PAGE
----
Yes, to all you skeptics out there, acupuncture actually does work!
Those of you who don't know what acupuncture is, let me tell you. It is an Eastern alternative treatment for just about everything. Acupuncture is thought to have originated in China as far back as the Stone Age. According to the Chinese theory, acupuncture is a practice of inserting needles along pathways (or meridians) in effort to right the balance of the flow of energy or qi (pronounced chee) in the body. It is their belief that illnesses are the result of unbalanced qi. On the other hand, Westerners believe that the needles stimulate the "nerves, muscles and connective tissue. This stimulation appears to boost the activity of your body's natural painkillers and increase blood flow" (Mayo Clinic).
And what do you say caused me to resort to becoming a human pincushion? Well, I was having vertigo, sinus and ear issues. None of the conventional docs could figure out what was wrong with me (eventually they did but it took two agonizing years). Anyway, if you've ever had vertigo, you know that you will do absolutely anything to get rid of it. It is an extremely unpleasant experience. So, having given up on the ENT and Neurologist, I found a local lady who was certified in acupuncture and decided to give it a try.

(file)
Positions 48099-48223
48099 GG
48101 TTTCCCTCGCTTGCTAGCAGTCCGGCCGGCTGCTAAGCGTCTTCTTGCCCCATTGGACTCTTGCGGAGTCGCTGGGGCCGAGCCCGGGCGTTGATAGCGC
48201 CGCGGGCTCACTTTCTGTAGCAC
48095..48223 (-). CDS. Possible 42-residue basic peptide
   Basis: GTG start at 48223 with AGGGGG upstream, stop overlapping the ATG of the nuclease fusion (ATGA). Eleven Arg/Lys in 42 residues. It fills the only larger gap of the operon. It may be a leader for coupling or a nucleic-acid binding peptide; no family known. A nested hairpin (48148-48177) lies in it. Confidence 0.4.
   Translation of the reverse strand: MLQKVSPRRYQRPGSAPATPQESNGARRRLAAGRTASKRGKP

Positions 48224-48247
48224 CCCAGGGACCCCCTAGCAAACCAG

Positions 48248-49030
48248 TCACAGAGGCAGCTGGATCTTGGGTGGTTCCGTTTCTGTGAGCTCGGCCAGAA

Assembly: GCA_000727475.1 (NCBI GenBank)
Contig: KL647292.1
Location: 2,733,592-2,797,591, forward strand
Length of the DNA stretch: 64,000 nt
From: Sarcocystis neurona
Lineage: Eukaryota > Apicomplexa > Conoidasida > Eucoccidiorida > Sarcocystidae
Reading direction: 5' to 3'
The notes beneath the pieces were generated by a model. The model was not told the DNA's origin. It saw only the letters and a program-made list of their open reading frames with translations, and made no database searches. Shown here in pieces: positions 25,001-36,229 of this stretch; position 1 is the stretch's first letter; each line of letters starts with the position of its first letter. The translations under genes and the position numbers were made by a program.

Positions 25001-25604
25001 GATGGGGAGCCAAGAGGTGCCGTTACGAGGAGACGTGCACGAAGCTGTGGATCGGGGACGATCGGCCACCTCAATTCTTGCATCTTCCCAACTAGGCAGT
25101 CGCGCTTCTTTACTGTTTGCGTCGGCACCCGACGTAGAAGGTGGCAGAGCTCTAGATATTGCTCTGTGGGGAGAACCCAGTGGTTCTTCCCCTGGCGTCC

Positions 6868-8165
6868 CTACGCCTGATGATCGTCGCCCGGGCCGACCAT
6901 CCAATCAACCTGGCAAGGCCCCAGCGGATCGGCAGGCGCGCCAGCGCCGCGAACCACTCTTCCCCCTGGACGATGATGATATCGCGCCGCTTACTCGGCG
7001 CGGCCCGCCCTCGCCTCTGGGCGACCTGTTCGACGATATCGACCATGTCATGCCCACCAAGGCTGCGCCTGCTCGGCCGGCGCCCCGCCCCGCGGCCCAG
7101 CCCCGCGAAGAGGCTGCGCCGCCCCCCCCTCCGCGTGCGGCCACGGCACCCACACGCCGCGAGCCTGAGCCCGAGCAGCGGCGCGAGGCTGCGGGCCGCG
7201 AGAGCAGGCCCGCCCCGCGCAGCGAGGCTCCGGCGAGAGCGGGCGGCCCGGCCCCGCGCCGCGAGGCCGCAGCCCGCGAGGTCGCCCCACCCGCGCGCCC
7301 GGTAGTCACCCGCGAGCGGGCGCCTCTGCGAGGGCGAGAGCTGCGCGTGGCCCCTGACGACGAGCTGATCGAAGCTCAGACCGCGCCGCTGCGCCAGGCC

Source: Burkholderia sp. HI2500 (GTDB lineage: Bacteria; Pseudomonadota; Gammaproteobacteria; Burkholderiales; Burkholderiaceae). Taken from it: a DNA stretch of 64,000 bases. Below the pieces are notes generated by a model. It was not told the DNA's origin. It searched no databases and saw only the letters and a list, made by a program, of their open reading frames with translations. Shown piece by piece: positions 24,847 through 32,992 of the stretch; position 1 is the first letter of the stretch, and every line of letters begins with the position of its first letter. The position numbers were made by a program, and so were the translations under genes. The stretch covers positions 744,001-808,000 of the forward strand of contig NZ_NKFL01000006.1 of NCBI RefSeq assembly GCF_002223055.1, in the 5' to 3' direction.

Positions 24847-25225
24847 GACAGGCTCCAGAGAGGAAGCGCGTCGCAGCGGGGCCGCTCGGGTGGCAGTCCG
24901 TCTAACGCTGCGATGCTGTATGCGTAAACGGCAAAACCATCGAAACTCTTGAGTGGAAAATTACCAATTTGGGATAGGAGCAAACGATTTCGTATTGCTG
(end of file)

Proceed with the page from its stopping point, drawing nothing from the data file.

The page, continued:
My first visit with the acupuncture practitioner consisted of an initial evaluation and explaining the process; it took about 45 minutes. First she listened to me explain my symptoms (and I mean really listened) and took notes. Then she looked at my tongue and took my pulse and asked me some medical history. After the exam, she explained my sessions would be about 30 minutes long and I would need to come about 8 times. I was then shown the chair where I would recline (it looked like a deluxe version of a dental chair). Next, she showed me the needles; they are long and thin but much smaller in diameter than a traditional needle. Finally she gave me a brief overview of qi and where she would be placing my needles.
Each time I came, I reclined in a comfy chair while she inserted about 12 needles in various body parts (my face, hands, and head). Then she turned the lights down, put on some soft oriental music and directed a heat lamp at my face. About 15 minutes later she would return to twist the needles and switch the heat lamp to the other side of my head. After 15 more minutes she would return and remove the needles. After each treatment I felt completely relaxed.
Acupuncture was an answer to my prayer; it worked better than anything else I had tried. While it did not "cure" me, it did reduce the severity of my vertigo. Despite the fact that it was not covered by insurance, it was worth every penny.